Total fertility rate:
5.84 children born/woman (1996 est.)
5.33 children born/woman (1995 est.)


Contraceptive prevalence rate

Drinking water source

Current health expenditure

Physicians density

Hospital bed density

Sanitation facility access

Hiv/Aids

Major infectious diseases

Obesity adult prevalence rate

Alcohol consumption

Tobacco use

Children under the age of 5 years underweight

Education expenditures

Literacy
Definition: age 15 and over that can read and write in French and Arabic (1995 est.)
Total population: 48.1%
Male: 62.1%
Female: 34.7%

School life expectancy primary to tertiary education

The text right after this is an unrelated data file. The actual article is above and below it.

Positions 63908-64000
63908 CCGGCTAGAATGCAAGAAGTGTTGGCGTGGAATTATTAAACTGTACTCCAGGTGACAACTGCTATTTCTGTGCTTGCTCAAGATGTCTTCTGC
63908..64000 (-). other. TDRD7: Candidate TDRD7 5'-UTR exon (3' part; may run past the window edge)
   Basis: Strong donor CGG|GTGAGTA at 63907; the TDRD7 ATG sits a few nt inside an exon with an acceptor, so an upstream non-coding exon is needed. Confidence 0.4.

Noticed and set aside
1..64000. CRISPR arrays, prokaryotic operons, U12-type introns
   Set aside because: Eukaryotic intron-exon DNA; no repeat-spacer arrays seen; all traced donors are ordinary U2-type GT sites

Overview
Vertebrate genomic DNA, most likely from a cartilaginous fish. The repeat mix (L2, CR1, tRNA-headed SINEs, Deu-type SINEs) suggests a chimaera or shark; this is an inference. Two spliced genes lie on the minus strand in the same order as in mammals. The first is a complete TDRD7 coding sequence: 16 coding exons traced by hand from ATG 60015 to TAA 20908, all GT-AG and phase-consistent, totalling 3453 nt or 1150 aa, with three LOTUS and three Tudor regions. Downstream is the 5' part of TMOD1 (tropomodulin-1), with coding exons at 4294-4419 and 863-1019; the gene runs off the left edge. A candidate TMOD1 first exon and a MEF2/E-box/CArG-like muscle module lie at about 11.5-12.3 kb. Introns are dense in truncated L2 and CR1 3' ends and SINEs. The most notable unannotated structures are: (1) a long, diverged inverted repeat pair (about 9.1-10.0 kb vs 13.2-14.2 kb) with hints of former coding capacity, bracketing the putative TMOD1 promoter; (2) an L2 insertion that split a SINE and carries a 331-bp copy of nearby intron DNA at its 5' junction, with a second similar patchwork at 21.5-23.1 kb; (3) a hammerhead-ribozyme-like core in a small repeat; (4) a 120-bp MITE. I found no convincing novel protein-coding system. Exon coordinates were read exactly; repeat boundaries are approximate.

Youth unemployment


Chad - Government 1996
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Country name
Conventional long form: Republic of Chad
Conventional short form: Chad
Local long form: Republique du Tchad
Local short form: Tchad

Government type: Republic

Capital: N'Djamena

Administrative divisions: 14 prefectures (prefectures, singular_prefecture; Batha, Biltine, Borkou-Ennedi-Tibesti, Chari-Baguirmi, Guera, Kanem, Lac, Logone Occidental, Logone Oriental, Mayo-Kebbi, Moyen-Chari, Ouaddai, Salamat, Tandjile

Dependent areas

Independence: 11 August 1960 (from France)

National holiday: Independence Day 11 August (1960)

Constitution: 31 March 1995, passed by referendum

Legal system: Based on French civil law system and Chadian customary law; has not accepted compulsory ICJ jurisdiction

International law organization participation

Citizenship

Suffrage: Universal at age NA

Executive branch